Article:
July is a popular time for a reason. It’s the heat of the tourist season, but with all the hustle and bustle of the crowds it definitely makes me ask, “Why not beat the traffic and chase kings in June?” You can enjoy a relaxing and peaceful float down the Kasilof for one- or two days and tie into some king salmon during the first run. You’ll take home fresh salmon fillets and you’re in the perfect location to plan some saltwater bottomfishing for halibut and Pacific cod with Homer or Anchor Point nearby.

Relaxed Kasilof Vibes

Imagine enjoying Alaska in all its beauty without all the tourist traffic. You have more lodging options to choose from, and some places even offer lower lodging rates during late May and early June rather than their high-season rate for July. You can consider adding on some fly-out fishing for variety, or seek some additional adventure activities in the area.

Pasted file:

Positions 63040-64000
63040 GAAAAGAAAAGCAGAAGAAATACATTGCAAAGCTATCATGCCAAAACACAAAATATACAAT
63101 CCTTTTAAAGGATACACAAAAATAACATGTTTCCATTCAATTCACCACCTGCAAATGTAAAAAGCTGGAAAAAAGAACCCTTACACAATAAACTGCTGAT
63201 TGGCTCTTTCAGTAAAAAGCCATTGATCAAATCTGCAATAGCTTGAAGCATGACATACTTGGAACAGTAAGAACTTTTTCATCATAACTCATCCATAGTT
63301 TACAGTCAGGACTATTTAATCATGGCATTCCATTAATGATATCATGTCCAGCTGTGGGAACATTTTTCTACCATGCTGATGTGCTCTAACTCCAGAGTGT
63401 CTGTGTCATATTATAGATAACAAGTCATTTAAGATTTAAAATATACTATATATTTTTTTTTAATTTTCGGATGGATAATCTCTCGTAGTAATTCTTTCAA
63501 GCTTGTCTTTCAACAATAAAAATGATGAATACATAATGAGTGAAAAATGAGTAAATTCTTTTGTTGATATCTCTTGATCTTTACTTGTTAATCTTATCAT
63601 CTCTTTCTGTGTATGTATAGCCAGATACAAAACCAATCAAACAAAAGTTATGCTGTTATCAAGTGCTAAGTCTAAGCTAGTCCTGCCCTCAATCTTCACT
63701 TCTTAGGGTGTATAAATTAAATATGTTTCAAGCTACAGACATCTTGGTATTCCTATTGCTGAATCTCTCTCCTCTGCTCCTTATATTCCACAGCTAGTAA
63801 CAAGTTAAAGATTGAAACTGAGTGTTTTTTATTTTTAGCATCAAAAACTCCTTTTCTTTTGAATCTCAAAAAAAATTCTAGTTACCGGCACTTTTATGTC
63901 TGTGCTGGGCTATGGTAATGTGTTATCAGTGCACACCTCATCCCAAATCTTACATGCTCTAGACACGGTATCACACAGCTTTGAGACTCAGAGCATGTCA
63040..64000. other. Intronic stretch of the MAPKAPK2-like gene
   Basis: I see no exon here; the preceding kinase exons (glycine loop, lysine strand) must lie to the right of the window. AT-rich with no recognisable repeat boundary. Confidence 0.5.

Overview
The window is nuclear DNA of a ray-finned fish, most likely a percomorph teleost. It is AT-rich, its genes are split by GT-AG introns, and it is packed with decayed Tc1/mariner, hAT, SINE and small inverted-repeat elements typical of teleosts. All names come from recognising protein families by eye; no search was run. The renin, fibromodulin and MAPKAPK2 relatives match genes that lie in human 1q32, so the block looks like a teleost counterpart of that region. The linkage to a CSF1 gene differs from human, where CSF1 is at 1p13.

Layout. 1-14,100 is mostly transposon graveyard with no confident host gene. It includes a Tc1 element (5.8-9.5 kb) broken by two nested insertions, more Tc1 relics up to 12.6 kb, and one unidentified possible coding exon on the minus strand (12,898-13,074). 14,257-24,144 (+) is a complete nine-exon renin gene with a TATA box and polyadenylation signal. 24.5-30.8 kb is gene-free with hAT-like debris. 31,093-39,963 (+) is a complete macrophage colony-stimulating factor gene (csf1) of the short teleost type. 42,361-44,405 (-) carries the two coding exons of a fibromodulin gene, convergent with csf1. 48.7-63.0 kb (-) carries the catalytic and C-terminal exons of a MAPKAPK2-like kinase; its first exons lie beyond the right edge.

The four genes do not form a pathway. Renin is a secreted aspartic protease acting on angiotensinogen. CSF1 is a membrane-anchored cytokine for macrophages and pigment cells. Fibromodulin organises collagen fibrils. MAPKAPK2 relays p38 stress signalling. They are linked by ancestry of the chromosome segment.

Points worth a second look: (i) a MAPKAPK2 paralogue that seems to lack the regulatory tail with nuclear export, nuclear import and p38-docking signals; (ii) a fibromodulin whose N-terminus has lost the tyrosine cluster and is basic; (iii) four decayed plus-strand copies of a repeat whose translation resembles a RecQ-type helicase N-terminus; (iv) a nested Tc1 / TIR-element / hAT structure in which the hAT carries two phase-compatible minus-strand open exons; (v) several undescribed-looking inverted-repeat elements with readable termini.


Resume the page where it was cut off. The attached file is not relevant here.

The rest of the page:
So when exactly should you make plans to fish for Kasilof River king salmon? I recommend the last week of May into the first two- to three weeks of June. It’s reassuring we can still retain king salmon for clients, two a day for hatchery kings with no retention of wild fish. Be sure to check regulations before you fish. Both you and your guide should definitely be aware.

Tips for fishing Kings on the Kasilof